• Care Home
  • Care home

Choices Housing Association Limited - 103 Heath Street

Overall: Outstanding read more about inspection ratings

Chesterton, Newcastle Under Lyme, Staffordshire, ST5 7ND (01782) 563259

Provided and run by:
Choices Housing Association Limited

All Inspections

24 January 2020

During a routine inspection

About the service

103 Heath Street is a residential care home providing personal care to five people who had a learning and/or physical disability at the time of the inspection. The service can support up to six people in one adapted building.

The service has been developed and designed in line with the principles and values that underpin Registering the Right Support and other best practice guidance. This ensures that people who use the service can live as full a life as possible and achieve the best possible outcomes. The principles reflect the need for people with learning disabilities and/or autism to live meaningful lives that include control, choice, and independence. People using the service receive planned and co-ordinated person-centred support that is appropriate and inclusive for them.

People’s experience of using this service and what we found

People living at 103 Heath Street experienced an excellent level of care and support which promoted positive outcomes for people. There was a strong focus of person-centred care within the service, which staff followed in practice to ensure people led a full and varied life.

People received exceptional care at the end of their life that met their wishes. Staff ensured people received caring support and attention in the final days of their life.

People and relatives were consistently involved in all aspects of their care to ensure support reflected their preferences. The positive outcomes for people using the service were reflected in the principles and values of Registering the Right Support, by promoting choice and control, independence and inclusion.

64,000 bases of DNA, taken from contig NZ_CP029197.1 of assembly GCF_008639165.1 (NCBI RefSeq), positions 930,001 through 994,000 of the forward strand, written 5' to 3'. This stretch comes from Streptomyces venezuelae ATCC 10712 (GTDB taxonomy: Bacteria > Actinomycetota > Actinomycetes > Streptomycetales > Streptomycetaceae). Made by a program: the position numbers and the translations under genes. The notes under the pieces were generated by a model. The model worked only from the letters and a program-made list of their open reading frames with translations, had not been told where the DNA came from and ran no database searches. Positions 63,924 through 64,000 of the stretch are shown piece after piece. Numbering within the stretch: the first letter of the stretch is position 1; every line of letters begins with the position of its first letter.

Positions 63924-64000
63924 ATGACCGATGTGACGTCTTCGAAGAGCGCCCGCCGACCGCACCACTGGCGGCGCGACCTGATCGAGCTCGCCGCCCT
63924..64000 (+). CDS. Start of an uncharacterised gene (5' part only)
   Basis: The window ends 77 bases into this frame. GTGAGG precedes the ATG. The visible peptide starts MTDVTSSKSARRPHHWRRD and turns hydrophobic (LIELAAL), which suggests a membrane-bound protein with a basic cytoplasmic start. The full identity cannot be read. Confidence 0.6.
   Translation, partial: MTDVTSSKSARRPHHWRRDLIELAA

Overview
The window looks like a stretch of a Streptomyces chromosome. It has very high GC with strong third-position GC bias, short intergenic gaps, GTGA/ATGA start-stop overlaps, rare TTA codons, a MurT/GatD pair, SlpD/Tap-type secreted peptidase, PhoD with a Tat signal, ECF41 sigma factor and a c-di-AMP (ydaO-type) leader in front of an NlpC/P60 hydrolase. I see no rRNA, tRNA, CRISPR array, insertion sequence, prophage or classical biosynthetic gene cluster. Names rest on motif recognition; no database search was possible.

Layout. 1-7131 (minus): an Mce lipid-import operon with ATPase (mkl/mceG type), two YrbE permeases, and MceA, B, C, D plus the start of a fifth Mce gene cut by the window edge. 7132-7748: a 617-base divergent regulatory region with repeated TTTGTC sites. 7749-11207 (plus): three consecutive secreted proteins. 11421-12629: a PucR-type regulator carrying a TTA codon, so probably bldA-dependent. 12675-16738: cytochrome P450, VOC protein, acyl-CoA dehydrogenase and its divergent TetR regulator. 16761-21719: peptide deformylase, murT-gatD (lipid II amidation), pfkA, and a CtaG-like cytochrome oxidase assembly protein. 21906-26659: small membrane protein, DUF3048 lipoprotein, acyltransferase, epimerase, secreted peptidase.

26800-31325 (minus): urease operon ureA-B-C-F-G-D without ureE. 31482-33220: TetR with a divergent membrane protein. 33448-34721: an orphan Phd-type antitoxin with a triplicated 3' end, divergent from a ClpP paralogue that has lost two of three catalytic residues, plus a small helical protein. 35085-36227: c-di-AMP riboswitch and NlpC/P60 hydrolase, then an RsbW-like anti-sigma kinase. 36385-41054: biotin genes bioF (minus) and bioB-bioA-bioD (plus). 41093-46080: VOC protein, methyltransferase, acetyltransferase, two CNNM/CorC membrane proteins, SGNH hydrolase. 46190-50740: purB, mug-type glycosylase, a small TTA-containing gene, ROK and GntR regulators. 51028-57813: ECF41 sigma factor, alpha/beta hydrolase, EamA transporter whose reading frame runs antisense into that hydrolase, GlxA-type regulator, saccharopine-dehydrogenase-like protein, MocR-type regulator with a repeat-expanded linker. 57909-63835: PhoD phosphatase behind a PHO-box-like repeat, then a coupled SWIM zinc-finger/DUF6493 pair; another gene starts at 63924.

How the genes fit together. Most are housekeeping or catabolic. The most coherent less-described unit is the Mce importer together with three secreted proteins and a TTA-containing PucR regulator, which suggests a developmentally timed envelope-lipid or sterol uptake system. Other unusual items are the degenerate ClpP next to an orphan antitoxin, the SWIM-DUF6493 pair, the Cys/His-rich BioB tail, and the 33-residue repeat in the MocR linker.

The registered manager had forged excellent working relationships with other professionals to ensure people received the best possible care in line with their individual needs and preferences. Continuous learning and improvement strategies were used to continually seek ways to improve the level of support people received.

People were supported by safely recruited staff, who had the skills and knowledge to provide effective support. Staffing levels were regularly reviewed to ensure there were enough staff available to meet people's needs. People's medicines were managed, and staff followed infection control procedures.

People were cared for by caring and attentive staff who supported people in a dignified and respectful way. People’s right to privacy was upheld. People had been supported to maintain friendships that were important to them. Staff and the registered manager respected people's diverse needs and promoted an open culture.

People were supported to have maximum choice and control of their lives and staff supported them in the least restrictive way possible and in their best interests; the policies and systems in the service supported this practice.

People had access to complaints procedures and their feedback was used to inform service delivery. The registered manager had systems in place to ensure people’s risks were mitigated. The registered manager worked in line with the requirements of their registration.

For more details, please see the full report which is on the CQC website at www.cqc.org.uk

Rating at last inspection

The last rating for this service was Good (published 13 October 2017).

Why we inspected

This was a planned inspection based on the previous rating.

Follow up

We will continue to monitor information we receive about the service until we return to visit as per our re-inspection programme. If we receive any concerning information we may inspect sooner.

18 July 2017

During a routine inspection

This inspection was unannounced and took place on 18 July 2017.

103 Heath Street provides accommodation and personal care for up to six people who have a learning disability. On the day of the inspection the home was fully occupied.

The home had a registered manager who was present on the day of the inspection. A registered manager is a person who has registered with the Care Quality Commission to manage the service. Like registered providers, they are ‘registered persons.’ Registered persons have legal responsibility for meeting the requirements in the Health and Social Care Act 2008 and associated Regulations about how the service is run.